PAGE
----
I saw the building, drove into the sprawling parking lot, got out of my car and walked to the entrance. I knew these halls I walked, and memories of what once was bubbled up in my head. Even the air I breathed surfaced familiar recollection. I was coming back to my innocence, the school I attended, and the place where I taught for a number of years. It was Bismarck High School in Bismarck North Dakota.

“B-i-s-m–a-r-c-k, Bismarck, Bismarck High

We’re with you for you shouting away

Bismarck the warriors cry

Rah Rah Rah…..”

That was the beginning of our school song sung so many times in the old gymnasium I was now entering for the first time in years. I was overpowered by the spirit of former students, faculty and administration. I remembered the sounds of them singing, cheering and laughing while the pep band swung their instruments back and forth as they played. There was an underlying percussive continuum of chatter as they waited for the assembly to begin. The cheerleaders waved their arms like a magic wand in a choreographed beauty as they led the minions in the rallying cries of the Bismarck High School Demons. The microphone the principal used worked most of the time, but it really didn’t matter much. He had a captive crowd that swooned in the sway of school loyalty. This was Mecca for many of us, and these events were what bonded the student body together. They were preparing themselves for another game facing our rivals on cold Fall football nights at Hughes Field or wintering for basketball games at the Memorial Building downtown and the aromatic confluence of hot popcorn and sweat laden warriors.

I was coming back to a reunion of former music students in band, orchestra and choir. We rehearsed for two hours together and the little concert was the following morning. It would be held in the gymnasium that was dedicated and named for our legendary band director Gordon Knaak. A man who made it clear to me that I mattered to him. They came together through the vision of Jeanne Unkenholz and the hard work of Mary Mick, Tim Holtan, Leslee Smith and Mary Kay Pearson. I know these names are unfamiliar to my friends who are not from North Dakota, but their loving hearts made it work. I know others helped as well and forgive any omission (I’ll chalk it up to old age). I was helped in every way possible. My eyes are failing quickly and the music was blown up so I could see it better. The cello I used was special to me because a dear friend and former student, Vonne Tarnavsky was gracious enough to let me use her second cello. She went out of her way to assist me, even rosining the bow and putting the cello back in the case when we were through. I was so moved by this kindness and loved getting to play with her.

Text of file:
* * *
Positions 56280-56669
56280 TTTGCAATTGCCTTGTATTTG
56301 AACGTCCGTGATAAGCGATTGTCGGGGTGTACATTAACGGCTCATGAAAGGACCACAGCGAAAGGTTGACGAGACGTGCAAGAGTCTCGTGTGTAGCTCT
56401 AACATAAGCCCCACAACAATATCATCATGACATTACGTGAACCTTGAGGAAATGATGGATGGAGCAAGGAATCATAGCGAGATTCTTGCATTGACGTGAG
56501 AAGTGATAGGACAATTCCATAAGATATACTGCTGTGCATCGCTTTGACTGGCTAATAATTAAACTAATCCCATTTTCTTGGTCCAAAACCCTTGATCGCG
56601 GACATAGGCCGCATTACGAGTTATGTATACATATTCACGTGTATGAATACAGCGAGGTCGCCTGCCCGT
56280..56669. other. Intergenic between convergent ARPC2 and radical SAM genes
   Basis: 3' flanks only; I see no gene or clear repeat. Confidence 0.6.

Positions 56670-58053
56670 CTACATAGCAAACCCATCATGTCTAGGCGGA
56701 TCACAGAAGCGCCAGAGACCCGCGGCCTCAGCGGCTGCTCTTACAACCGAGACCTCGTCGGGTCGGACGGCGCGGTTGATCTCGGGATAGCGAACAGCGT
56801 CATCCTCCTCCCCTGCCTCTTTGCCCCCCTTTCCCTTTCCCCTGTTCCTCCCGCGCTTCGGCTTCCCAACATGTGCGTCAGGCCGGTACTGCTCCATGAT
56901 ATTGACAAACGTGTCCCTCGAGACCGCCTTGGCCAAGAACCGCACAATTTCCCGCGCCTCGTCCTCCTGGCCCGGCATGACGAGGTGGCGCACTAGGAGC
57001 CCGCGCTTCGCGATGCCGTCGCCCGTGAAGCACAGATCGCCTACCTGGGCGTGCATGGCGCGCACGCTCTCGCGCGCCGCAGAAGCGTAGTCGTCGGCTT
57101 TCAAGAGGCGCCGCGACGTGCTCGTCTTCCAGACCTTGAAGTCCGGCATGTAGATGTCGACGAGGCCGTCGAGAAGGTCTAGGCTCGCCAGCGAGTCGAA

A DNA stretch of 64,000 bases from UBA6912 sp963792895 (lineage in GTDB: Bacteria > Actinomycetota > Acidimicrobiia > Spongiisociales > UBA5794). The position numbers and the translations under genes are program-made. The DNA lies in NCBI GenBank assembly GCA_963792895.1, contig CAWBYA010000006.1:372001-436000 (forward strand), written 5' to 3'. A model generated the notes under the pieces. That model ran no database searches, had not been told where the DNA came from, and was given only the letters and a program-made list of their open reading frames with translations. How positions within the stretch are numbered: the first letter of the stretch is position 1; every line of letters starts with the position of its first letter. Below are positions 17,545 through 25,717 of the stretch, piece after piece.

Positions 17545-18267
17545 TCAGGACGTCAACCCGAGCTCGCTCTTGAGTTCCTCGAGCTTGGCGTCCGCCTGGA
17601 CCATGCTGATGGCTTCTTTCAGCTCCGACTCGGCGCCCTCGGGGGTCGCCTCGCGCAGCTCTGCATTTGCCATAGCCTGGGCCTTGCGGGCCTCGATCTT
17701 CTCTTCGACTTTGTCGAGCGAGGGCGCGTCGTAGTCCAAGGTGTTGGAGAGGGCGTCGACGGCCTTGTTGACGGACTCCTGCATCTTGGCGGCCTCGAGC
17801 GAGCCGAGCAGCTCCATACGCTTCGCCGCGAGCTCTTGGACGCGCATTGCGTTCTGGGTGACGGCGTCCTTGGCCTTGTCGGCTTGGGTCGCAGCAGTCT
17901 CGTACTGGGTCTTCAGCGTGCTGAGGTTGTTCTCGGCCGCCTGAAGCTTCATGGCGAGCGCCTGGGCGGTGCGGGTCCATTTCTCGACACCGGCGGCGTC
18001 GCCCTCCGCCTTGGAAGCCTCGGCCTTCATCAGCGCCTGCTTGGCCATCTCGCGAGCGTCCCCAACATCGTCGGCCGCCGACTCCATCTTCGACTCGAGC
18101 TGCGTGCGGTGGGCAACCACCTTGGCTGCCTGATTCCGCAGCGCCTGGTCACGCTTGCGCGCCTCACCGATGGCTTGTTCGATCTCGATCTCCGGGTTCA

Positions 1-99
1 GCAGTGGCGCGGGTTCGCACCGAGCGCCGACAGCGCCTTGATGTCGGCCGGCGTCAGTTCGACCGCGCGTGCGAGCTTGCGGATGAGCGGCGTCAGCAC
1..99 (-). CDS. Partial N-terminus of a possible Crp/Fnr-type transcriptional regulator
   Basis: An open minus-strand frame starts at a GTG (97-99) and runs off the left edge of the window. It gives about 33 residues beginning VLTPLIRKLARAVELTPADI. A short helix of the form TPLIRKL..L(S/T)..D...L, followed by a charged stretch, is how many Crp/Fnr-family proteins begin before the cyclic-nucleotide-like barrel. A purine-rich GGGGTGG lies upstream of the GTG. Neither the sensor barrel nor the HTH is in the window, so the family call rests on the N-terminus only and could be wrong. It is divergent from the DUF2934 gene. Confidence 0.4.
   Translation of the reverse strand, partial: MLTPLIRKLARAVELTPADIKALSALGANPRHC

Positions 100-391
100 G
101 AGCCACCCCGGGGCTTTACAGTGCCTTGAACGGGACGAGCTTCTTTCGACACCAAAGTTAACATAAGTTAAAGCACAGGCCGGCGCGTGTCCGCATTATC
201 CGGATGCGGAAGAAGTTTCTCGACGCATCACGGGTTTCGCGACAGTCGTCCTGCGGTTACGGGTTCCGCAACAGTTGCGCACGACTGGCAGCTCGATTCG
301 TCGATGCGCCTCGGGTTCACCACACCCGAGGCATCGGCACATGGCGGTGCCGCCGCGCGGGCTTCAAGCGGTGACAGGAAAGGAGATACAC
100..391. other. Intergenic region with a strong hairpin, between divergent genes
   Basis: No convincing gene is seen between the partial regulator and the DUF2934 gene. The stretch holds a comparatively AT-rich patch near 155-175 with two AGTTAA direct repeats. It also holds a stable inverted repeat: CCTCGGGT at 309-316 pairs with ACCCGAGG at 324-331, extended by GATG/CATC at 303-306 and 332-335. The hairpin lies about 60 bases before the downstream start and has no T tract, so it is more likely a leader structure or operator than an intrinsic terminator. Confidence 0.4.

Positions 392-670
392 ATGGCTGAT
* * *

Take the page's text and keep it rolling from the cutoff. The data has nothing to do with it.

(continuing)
My buddy, Mike Rockne, former choir director at the school was there as well and the hugging began. Tim Holtan did an excellent job of preparing the band and the combined groups, even kindly indulging my obsessive compulsion to take a picture as they began to rehearse. Mary Kay Pearson and Mike rehearsed and directed the choir in their performance. It was wonderful. What a special treat for the string players to be led by Barb Sundahl, who played like an angel in a piece for piano and violin to the memory of students who were no longer with us.
Throughout the duration of our gathering, there were stories and remembrances both humorous and poignant. For me it was so little about the music and much more about rekindling the fire of relationships and our love for each other. The notion that we would be making a greatly refined presentation was a nonexistent muse. We all did our best and that would have to suffice. Every time I saw a new face, my eyes would well up as I remembered how special each of these lovely lives were to me. It was like being hit by an oncoming train of emotion, hugging the people I loved and basking in our rich history. Now days I’ve watched the parents of these students get old, more fragile and have seen many former moms and dads pass on. Our parents were part of this reminisce as well. We surmised that the in the former days we were all growing up together…we were in it …together… and we came back to remember…together.

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